This is a notorious scam in Bali and a hard one to avoid, therefore you might want to reconsider renting a scooter (or car). If you decide to rent a scooter after all, always wear your helmet, stick to the traffic rules and bring your International Driving License. Also, it might be a good idea to carry some small notes in your pocket so you can pay the police straight away without them watching your big pile of Rupiahs fresh from the ATM. We advise you paying no more than IDR 100,000, be nice and friendly even though you might feel upset inside, smile to them and it will surely make the negotiation easier 🙂
- Overcharges on guides and tours
Temples are a must-see in Bali to get to know the culture. Unfortunately part of this culture is also the men who are waiting at the ticket office to convince you of their services. These “guides” will tell you that there is something like a religious ceremony going on – although these ceremonies happen all day – and charge you a hefty fee for guiding you around.
Golden rule in Bali that applies here is Bargain, Bargain and Bargain. You can surely bring the price down considerably, even up to 50% of the original price asked. Always check the license of the guide (a pass with photo) and ask for a receipt.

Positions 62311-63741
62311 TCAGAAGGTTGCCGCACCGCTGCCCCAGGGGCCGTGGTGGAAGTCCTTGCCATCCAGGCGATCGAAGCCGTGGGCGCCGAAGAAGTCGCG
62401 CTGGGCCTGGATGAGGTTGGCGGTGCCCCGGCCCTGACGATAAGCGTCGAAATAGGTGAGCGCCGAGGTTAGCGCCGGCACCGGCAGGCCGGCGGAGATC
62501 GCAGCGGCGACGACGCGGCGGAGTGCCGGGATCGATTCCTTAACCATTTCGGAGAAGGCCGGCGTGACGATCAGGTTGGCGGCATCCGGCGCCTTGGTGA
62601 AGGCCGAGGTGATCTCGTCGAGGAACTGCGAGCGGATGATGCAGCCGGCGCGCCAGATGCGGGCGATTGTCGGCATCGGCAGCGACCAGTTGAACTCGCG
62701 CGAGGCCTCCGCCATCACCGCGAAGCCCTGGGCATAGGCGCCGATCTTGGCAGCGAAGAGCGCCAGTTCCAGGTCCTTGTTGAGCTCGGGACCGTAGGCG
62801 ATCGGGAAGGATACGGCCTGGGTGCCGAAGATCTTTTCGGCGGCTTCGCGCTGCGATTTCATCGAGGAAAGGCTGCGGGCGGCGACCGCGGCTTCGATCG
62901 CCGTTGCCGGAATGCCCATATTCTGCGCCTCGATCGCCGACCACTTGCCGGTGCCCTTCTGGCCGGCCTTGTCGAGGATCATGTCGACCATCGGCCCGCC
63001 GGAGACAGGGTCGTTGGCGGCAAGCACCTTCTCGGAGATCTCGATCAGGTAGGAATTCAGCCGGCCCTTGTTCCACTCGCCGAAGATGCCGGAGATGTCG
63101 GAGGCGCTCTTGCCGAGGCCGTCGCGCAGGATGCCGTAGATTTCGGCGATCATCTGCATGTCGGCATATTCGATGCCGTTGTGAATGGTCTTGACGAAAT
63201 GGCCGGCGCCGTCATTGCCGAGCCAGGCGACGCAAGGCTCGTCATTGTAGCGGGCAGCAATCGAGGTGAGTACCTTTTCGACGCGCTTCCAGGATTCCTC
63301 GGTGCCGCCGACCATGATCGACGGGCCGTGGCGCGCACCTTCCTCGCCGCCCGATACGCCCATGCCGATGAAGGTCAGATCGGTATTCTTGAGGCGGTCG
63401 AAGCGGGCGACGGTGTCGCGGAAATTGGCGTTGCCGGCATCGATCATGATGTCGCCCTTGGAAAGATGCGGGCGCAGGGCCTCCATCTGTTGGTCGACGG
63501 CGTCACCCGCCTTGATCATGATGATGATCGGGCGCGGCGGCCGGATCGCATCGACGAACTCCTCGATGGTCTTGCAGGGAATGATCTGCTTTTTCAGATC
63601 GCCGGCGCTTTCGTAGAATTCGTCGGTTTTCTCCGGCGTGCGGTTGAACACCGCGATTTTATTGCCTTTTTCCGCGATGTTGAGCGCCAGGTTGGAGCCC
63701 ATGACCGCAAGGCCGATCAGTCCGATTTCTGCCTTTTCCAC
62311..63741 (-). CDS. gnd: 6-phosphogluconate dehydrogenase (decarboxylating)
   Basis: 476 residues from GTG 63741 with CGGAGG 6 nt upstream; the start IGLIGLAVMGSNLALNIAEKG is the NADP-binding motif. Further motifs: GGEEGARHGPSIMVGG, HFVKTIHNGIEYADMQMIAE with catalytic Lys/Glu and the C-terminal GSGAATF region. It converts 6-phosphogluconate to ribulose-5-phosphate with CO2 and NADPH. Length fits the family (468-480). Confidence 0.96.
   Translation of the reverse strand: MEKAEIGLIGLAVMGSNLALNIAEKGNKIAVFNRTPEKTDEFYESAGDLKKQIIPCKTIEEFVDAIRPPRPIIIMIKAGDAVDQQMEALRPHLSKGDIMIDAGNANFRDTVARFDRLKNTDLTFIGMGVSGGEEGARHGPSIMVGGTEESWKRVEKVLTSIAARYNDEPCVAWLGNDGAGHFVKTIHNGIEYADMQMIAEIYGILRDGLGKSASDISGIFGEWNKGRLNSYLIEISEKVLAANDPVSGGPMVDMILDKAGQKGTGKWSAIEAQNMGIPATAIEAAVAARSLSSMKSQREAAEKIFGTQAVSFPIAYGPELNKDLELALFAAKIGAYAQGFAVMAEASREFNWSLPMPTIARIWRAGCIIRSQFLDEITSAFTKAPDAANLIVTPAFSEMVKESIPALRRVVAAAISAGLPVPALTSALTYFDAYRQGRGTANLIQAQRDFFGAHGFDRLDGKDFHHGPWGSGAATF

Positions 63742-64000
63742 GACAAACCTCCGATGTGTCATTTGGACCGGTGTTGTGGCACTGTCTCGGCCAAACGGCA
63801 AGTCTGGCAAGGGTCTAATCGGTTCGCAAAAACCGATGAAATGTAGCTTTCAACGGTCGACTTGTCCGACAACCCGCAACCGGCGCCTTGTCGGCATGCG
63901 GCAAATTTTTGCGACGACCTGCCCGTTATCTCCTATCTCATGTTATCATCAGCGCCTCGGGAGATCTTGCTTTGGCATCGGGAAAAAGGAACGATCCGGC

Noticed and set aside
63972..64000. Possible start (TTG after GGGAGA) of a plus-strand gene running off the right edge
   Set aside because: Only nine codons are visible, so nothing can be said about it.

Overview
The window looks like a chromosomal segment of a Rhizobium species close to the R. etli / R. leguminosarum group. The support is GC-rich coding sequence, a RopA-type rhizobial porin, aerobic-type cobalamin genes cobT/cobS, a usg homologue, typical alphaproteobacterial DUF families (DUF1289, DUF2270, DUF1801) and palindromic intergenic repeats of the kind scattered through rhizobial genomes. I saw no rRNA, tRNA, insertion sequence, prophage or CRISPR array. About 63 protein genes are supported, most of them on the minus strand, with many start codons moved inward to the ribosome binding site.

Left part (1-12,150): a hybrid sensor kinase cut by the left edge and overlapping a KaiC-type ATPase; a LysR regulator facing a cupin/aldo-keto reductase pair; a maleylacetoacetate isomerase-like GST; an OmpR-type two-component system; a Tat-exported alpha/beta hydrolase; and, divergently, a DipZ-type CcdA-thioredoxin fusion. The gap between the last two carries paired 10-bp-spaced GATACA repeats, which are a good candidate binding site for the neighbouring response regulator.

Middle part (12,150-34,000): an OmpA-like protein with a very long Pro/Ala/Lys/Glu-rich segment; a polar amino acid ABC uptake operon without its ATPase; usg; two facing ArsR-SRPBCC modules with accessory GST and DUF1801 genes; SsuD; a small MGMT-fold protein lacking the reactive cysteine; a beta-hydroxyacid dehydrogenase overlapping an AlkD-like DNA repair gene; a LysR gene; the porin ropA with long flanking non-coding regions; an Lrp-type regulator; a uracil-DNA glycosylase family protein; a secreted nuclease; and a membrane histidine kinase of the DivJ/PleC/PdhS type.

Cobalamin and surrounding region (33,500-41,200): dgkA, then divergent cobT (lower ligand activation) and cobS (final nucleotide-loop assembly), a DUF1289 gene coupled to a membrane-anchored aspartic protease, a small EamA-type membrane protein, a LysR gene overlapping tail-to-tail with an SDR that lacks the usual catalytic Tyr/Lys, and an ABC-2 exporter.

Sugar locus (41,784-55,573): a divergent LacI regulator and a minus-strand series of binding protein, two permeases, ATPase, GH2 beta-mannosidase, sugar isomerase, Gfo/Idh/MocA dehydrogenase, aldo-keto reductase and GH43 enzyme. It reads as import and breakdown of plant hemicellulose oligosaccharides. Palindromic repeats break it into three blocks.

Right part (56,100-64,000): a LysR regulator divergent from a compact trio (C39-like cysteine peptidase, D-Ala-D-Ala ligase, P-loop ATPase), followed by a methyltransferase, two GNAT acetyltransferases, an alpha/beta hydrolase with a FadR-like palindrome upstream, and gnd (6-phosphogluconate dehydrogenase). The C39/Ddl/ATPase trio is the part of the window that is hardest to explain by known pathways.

When pre-planning your tour, start with comparing prices (online). eOasia works directly with reliable operators and guarantees the best price. Here’s an extensive list of guided tours in Bali.
- Airport scams
Arriving at Bali airport after a long international flight, all you want is to get to your hotel to drop your luggage and freshen up. Sometimes you are even too tired to still think clearly. And this is when scammers are at their best! At the carousal in the airport a man will be waiting for you with your luggage on his back or head. This might seem like nice Balinese hospitality, but you should realize that nothing is for free in Bali (nor in the world). Once he has put your luggage in your taxi, he will look at you with his puppy brown eyes and asks for tip.
To avoid this scam is to simply reject their service. Kindly thank them for taking your luggage from the carousal and carry your luggage yourself from here on. However, if you really don’t feel to carry your luggage, IDR 10,000 or 20,000 should be the appropriate price for it (approx. USD 1).
To avoid the taxi scam (see no. 3), take a reliable taxi from the “official” taxi service at the airport, for which you pay in advance or by voucher. Or book your airport transfer in advance with a reliable company such as eOasia. Prices start from only $23 USD with an English-speaking driver.